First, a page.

Plant introduction and evaluation has been extremely effective in the commercialisation of species of Stylosanthes new to agriculture. A strong plant pathology input to the improvement program has played a central role in identification of fungal races, testing of germplasm against defined races, and characterisation of host responses. Accessions from the evaluation program have either been directly commercialised as cultivars or used as sources of resistance for the breeding program. Considerable progress in the development of cultivars with a diversity of plant resistances has been made from the use of three different plant breeding strategies. Advances in molecular biology now offer prospects for the development of durable resistance from the use of novel or enhanced resistances.


1. Irwin, J.A.G. and Cameron, D.F. 1978. Aust J. Agric. Res. 29, 305-317.

2. Chakraborty, S and Jones, P.N. 1993. Plant Disease 77, 1016-1020.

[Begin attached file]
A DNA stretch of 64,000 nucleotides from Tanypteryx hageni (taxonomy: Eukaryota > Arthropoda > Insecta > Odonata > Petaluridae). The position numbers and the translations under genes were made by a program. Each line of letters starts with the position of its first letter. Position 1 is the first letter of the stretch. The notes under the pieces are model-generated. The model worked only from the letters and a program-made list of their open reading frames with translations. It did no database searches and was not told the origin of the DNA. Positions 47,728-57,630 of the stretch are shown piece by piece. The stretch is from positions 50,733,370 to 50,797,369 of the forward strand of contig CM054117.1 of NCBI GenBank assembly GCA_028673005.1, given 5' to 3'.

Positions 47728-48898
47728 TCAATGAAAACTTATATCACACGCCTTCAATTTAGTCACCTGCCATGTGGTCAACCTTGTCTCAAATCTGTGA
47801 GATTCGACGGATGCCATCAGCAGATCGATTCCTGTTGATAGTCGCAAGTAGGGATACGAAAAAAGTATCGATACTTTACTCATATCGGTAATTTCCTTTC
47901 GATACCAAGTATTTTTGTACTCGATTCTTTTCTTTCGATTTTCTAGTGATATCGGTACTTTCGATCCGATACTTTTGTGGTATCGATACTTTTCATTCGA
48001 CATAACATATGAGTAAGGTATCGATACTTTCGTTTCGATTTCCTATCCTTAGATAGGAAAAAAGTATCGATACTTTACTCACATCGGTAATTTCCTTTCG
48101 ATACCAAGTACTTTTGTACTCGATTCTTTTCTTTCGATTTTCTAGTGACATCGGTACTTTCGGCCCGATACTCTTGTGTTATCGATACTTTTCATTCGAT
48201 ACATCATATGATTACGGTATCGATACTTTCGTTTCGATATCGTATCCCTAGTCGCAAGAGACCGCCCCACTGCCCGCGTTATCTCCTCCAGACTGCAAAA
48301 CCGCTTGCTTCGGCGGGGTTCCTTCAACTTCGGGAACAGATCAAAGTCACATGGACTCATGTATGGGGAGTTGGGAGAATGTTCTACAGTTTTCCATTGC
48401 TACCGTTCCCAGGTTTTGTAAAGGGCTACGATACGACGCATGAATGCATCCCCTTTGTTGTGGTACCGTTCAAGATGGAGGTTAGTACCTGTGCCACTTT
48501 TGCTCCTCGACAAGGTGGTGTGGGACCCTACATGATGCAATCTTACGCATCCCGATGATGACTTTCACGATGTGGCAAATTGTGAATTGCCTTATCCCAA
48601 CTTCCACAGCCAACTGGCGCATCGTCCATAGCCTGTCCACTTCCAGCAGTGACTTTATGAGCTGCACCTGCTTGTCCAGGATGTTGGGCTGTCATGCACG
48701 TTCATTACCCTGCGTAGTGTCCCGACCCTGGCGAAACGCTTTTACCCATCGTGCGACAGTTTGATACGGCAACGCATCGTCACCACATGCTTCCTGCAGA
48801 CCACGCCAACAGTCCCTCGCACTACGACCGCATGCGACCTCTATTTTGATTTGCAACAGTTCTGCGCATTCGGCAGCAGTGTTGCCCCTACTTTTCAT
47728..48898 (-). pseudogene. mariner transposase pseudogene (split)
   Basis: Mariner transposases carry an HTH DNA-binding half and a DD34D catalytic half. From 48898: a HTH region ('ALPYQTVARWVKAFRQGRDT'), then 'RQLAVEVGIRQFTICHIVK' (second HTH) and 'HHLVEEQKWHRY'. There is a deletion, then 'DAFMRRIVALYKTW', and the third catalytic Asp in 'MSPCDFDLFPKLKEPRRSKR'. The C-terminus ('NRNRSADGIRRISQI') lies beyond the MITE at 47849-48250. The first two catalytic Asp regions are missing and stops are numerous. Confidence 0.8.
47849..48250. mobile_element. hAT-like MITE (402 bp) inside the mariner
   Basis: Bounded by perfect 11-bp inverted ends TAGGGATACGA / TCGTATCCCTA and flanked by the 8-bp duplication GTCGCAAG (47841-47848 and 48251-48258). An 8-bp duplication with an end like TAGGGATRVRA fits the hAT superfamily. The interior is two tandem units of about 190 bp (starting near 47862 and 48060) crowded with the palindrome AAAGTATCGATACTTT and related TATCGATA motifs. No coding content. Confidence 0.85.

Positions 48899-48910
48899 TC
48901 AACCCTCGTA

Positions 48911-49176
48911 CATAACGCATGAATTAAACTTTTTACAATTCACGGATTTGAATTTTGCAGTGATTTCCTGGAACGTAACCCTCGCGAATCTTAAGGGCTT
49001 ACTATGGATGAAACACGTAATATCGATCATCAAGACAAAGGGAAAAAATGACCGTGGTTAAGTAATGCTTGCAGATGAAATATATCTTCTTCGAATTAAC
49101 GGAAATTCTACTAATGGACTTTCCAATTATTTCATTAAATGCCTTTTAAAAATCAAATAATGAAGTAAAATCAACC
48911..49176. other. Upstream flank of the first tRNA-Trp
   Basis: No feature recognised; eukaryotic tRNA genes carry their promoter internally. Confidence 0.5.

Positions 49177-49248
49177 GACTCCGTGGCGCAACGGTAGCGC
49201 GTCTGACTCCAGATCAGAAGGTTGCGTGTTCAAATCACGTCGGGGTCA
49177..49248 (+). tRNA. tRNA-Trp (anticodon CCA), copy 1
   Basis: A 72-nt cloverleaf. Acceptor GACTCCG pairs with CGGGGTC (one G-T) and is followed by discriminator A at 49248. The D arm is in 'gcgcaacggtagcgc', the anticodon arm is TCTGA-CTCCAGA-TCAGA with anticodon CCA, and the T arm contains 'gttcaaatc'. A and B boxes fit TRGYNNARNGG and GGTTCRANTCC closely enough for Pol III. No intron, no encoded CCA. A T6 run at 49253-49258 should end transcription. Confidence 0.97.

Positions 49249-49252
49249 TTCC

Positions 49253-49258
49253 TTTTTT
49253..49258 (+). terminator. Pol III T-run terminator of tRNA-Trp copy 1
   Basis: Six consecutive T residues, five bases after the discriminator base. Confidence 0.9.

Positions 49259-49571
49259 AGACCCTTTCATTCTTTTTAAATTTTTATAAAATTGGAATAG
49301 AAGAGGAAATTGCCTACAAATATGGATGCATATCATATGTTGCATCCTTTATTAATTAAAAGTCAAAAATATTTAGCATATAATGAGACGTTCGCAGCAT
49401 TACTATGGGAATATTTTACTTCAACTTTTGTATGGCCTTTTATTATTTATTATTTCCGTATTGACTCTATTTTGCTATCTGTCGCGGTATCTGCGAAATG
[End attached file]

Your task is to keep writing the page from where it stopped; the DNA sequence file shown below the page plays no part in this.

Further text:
3. Chakraborty, S., Thomas, M.R. and Ellis, N. 1996. Phytopath. (in press).

4. Chakraborty, S., Pettit, A.N., Cameron, D.F., Irwin, J.A.G. and Davis, R.D. 1991. Phytopath. 81, 788-793.

5. Davis, R.D., Boland, R.M. and Lisle, A.J. 1994. Aust. J. Exp. Agric. 34, 627-632.

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7. Edye, L.A., Williams, W.T., Anning, P., Holm, A.McR., Miller, C.P., Page, M.C. and Winter, W.H. 1975. Aust. J. Agric. Res. 26, 481-496.

8. Edye, L.A., Hall, T.J., Middleton, C.H., Messer, W.G., Piggin, C.M., Schlink, A.C. and Klepacki, N.M. 1991. Trop. Grassl. 25, 1-11.

9. Date, R.A. , Edye, L.A. and Liu, C.J. 1996. Proc. 5th Aust. Trop. Past. Conf. (in press).

10. Davis, R.D., Irwin, J.A.G. and Cameron, D.F. 1984. Aust. J. Agric. Res.

11. Cameron, D.F., Boland, R.M. Chakraborty, S., Jamieson, B. and Irwin, J.A.G. 1993. Proc. XV11 Int. Grassl. Congress. pp. 2137-2138.

12. Liu, C.J. and Musial, J. 1996. Proc 8th Aust. Agronomy Conf., Toowoomba, Qld. (in press).

13. Manners, J.M. and Way, H. 1989. Plant Cell Rep. 8, 341-345.

14. Harrison, S.J., Curtis, M.D., McIntyre, C.L., Maclean, D.J. and Manners, J.M. 1995. Mol. Pl-Microbe Interactions 8, 398-406.

15. Terras, F.R.G., Eggermont, K., Kovaleva, V., Raikhel, N.V., Osborn, R.W., Kester, A., Rees, S.B., Torrekens, S., Vanleuven, F., Vanderleyden, J., Cammue, B.P.A. and Brockaert, W.F. 1995. The Plant Cell 7, 573-588.